A SOLDIER from Leeds died after he triggered an improvised explosive device in Afghanistan despite 26 of his colleagues walking across the same piece of ground before him, an inquest has heard.
A coroner heard how Rifleman Sheldon Steel, 20, of the 5th Battalion The Rifles, was the second-to-last in a line of soldiers on patrol in Helmand Province when the blast went off on November 27 last year.
The rifleman - described by everyone at the inquest as the best soldier in his company - was on patrol in Babaji, in the Lashkar Gah district, as part of a distraction operation.
As designated sharp-shooter in the patrol he was second-to-last in the line as the patrol crossed arable land near a pumping station.
Leeds Coroner David Hinchliff was told Rifleman Sheldon, who lived all his life in Leeds, suffered unsurvivable injuries in the blast when he stood on the device.
Major Matthew Baker told the inquest how he saw the explosion from his command post on top of a building.
He said: “I saw a large explosion - a column of dust and smoke about 100ft high.”
The officer said: “He (Rifleman Sheldon) was the most exceptional individual rifleman in the company.
“You couldn’t have asked for anyone more capable.
“My view is that he would almost certainly have become a warrant officer in the Army.”
Mr Hinchliff said it was likely Rifleman Sheldon’s feet had strayed just a few millimetres from the foot marks of those in front of him, triggering the buried explosive.
Mr Hinchliff said: “Twenty-six sets of feet going on that piece of ground. We are talking about big, burly soldiers with their kit.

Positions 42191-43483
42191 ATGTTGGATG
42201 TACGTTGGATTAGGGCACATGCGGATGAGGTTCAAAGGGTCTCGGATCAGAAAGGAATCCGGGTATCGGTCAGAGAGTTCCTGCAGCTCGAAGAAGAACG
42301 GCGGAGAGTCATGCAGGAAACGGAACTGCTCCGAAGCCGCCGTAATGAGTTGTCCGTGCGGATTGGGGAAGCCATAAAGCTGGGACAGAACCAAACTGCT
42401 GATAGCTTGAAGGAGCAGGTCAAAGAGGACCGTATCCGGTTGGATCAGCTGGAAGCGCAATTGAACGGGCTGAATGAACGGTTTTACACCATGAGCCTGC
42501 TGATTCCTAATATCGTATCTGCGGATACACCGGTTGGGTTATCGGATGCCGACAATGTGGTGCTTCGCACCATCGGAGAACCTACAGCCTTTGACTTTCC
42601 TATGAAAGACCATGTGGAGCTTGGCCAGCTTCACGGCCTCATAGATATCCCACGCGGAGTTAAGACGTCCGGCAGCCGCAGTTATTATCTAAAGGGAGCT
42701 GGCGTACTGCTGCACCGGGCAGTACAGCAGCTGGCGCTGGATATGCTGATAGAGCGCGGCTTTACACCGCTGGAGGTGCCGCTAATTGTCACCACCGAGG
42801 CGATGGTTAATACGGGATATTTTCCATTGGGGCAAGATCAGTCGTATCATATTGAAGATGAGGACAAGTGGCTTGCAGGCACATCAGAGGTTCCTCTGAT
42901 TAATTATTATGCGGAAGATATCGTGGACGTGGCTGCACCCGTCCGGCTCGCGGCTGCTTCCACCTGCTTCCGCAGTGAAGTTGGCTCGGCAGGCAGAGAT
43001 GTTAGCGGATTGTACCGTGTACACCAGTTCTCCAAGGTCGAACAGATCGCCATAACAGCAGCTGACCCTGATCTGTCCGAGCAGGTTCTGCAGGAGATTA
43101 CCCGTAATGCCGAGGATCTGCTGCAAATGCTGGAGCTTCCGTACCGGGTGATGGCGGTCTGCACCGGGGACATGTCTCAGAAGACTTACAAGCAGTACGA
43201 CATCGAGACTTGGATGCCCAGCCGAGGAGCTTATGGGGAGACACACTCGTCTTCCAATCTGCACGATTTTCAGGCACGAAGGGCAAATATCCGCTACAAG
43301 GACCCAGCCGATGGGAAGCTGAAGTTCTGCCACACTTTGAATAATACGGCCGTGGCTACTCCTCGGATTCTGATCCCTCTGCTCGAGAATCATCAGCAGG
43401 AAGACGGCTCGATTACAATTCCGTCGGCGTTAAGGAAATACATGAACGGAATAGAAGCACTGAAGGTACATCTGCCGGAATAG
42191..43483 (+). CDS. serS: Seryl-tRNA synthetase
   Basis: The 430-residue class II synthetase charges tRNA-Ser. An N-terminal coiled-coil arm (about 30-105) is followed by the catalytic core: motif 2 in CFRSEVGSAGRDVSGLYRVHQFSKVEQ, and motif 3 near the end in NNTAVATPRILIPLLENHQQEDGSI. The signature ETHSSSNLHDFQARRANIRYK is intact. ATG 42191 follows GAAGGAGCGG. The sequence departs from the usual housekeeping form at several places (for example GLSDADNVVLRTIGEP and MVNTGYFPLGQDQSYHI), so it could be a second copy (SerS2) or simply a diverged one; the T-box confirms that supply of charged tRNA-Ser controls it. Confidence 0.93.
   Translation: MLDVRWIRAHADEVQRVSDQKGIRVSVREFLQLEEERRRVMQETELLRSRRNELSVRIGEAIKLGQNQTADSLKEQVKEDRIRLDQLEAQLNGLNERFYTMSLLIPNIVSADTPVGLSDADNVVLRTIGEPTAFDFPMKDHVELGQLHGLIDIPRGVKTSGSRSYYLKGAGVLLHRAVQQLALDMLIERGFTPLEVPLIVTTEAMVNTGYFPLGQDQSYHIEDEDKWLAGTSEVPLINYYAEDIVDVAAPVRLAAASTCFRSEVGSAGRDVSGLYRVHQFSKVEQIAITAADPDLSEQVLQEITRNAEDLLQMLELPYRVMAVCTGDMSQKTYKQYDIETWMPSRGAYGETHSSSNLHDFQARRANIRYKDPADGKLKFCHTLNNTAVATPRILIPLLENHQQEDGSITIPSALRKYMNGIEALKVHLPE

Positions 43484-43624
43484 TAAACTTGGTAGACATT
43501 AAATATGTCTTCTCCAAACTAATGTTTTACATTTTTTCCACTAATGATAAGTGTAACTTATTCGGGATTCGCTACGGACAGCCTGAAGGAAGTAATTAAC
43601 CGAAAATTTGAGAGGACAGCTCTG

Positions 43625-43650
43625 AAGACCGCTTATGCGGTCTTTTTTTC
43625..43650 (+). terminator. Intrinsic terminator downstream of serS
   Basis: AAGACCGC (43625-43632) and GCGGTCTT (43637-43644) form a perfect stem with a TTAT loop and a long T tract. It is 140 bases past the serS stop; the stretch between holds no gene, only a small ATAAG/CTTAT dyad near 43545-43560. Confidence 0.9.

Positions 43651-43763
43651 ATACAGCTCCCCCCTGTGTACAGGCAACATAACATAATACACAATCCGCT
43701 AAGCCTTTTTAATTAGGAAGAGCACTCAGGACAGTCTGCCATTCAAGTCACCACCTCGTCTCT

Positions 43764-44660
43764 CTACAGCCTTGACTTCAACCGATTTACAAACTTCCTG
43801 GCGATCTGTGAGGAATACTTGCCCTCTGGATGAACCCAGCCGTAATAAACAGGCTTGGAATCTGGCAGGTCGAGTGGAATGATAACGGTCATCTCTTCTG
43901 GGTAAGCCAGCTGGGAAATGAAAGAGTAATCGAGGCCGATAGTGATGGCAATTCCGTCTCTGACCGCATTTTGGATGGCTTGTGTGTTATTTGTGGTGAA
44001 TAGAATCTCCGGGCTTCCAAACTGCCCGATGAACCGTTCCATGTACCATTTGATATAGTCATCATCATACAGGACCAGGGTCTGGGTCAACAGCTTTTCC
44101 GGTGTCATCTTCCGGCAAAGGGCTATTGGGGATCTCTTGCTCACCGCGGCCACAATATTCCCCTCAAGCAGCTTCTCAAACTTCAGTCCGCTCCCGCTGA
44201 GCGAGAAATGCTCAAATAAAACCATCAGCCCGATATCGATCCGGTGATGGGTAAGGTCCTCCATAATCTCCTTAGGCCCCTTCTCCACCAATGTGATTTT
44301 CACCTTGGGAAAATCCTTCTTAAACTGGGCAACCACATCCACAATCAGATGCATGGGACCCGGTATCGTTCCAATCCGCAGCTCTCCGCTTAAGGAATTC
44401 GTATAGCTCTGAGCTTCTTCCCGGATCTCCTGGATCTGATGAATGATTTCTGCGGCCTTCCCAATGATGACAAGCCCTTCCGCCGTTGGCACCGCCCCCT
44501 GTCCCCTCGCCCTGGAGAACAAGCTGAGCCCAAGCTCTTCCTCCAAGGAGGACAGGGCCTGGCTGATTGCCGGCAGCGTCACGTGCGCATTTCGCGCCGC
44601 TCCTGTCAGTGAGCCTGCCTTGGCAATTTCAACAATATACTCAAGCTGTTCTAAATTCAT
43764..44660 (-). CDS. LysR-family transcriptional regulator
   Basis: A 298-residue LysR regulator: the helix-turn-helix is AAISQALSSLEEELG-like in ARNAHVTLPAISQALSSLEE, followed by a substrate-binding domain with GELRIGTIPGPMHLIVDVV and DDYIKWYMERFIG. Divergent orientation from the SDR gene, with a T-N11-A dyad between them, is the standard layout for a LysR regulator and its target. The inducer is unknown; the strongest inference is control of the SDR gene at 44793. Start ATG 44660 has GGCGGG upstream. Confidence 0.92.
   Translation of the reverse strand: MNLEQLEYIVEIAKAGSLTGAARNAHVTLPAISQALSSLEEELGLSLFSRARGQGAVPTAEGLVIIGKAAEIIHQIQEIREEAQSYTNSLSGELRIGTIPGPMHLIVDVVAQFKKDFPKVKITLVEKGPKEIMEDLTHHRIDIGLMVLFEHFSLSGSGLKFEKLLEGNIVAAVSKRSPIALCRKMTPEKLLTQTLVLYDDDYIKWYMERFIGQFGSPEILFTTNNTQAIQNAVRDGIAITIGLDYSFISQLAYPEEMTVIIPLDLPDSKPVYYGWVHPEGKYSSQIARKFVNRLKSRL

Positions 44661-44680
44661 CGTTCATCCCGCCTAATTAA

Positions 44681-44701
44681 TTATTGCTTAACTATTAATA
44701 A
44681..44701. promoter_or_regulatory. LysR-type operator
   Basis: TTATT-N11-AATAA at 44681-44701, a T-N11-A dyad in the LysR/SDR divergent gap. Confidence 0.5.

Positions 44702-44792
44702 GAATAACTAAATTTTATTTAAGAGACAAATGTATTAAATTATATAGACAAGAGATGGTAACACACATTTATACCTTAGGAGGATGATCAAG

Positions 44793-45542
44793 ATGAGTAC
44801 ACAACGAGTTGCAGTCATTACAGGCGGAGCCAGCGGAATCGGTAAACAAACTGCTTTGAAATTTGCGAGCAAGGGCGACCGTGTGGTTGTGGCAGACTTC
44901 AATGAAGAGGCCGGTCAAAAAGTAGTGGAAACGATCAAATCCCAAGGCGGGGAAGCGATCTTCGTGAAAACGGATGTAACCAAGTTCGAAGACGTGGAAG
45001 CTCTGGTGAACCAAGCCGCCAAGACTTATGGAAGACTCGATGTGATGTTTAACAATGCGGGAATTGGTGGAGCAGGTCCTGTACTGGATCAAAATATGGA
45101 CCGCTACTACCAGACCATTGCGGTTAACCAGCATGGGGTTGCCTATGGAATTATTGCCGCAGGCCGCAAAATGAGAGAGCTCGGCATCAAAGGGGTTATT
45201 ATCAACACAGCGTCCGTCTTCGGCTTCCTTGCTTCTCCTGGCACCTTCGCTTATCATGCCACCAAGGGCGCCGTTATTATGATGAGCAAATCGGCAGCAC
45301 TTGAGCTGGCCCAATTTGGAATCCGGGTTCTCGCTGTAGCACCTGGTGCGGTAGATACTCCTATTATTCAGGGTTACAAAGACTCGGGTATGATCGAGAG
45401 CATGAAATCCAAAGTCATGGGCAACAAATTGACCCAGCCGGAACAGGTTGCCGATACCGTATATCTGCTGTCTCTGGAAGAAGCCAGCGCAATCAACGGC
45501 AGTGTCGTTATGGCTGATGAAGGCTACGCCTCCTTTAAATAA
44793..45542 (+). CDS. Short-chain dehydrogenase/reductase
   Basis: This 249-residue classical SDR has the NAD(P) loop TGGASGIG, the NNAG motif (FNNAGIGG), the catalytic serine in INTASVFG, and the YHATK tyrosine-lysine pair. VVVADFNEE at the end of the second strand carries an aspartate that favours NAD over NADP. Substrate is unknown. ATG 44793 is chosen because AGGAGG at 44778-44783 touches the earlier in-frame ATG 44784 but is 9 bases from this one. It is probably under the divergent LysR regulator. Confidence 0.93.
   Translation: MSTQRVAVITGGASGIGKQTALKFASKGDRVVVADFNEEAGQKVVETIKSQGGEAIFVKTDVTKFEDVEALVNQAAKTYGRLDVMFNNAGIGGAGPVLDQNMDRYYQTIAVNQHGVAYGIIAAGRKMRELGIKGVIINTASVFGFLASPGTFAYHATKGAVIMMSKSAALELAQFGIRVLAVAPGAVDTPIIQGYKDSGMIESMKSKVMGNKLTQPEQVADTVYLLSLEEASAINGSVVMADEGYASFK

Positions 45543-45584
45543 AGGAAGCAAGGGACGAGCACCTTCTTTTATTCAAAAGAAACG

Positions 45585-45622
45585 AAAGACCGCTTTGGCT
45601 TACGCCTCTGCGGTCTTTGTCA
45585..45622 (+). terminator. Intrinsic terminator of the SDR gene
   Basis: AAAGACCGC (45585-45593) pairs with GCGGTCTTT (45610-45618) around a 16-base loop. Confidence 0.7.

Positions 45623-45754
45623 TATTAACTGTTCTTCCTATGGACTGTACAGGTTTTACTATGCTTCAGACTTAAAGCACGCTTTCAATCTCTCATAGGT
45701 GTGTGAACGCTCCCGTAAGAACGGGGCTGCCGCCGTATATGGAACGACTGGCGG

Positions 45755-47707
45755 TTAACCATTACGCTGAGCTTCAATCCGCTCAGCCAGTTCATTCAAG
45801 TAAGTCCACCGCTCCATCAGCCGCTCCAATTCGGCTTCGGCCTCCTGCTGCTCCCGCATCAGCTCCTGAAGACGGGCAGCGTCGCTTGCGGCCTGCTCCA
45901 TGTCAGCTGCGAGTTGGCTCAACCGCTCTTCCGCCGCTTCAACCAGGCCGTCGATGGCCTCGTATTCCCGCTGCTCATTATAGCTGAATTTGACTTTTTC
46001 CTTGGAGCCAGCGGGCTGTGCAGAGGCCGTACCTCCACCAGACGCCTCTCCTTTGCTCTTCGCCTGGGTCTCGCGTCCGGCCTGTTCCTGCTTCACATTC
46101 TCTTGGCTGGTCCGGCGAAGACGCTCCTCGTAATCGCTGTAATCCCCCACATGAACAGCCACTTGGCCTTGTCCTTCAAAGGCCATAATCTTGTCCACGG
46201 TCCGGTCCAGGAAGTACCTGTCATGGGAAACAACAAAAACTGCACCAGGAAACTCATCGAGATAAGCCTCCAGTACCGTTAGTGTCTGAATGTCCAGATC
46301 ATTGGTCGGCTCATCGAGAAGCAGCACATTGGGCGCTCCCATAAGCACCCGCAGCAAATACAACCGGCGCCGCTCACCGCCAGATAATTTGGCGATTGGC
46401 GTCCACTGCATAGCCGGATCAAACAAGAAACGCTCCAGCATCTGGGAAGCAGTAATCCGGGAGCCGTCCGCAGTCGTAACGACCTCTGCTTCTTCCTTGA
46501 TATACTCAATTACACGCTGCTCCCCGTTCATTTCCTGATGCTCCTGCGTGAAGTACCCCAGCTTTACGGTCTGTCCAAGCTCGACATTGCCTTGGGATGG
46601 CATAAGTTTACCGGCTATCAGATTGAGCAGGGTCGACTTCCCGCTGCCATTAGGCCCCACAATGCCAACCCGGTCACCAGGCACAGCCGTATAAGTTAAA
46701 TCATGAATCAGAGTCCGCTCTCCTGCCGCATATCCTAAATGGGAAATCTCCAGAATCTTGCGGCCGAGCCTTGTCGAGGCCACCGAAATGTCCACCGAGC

“This is a matter of fate and irony and everything else like that.
“Why should it have happened at that moment?”
Mr Hinchliff recorded a verdict that Rifleman Sheldon was unlawfully killed while on active service in the British Army serving his country in Afghanistan.
The coroner told Rifleman Sheldon’s mother, Victoria Fulthorpe, her son was “a fine young man - a very brave young man” and he paid tribute to soldiers who risk their lives in Afghanistan every day.
Mr Hinchliff said: “All of us should be very grateful not only to him (Rifleman Sheldon) but to everybody else who’s serving at the moment.”
In a statement after the inquest, Mrs Fulthorpe said: “I was (am) very honoured and proud to be his mother and proud of the achievements of his whole life.
“And to add a big thank-you to the Army and 5 Rifles. They have been very supportive all the way through.
“I wish you all health and happiness and safety in your lives. Keep being the heroes you are.
“Me and Sheldon are so proud of you all.”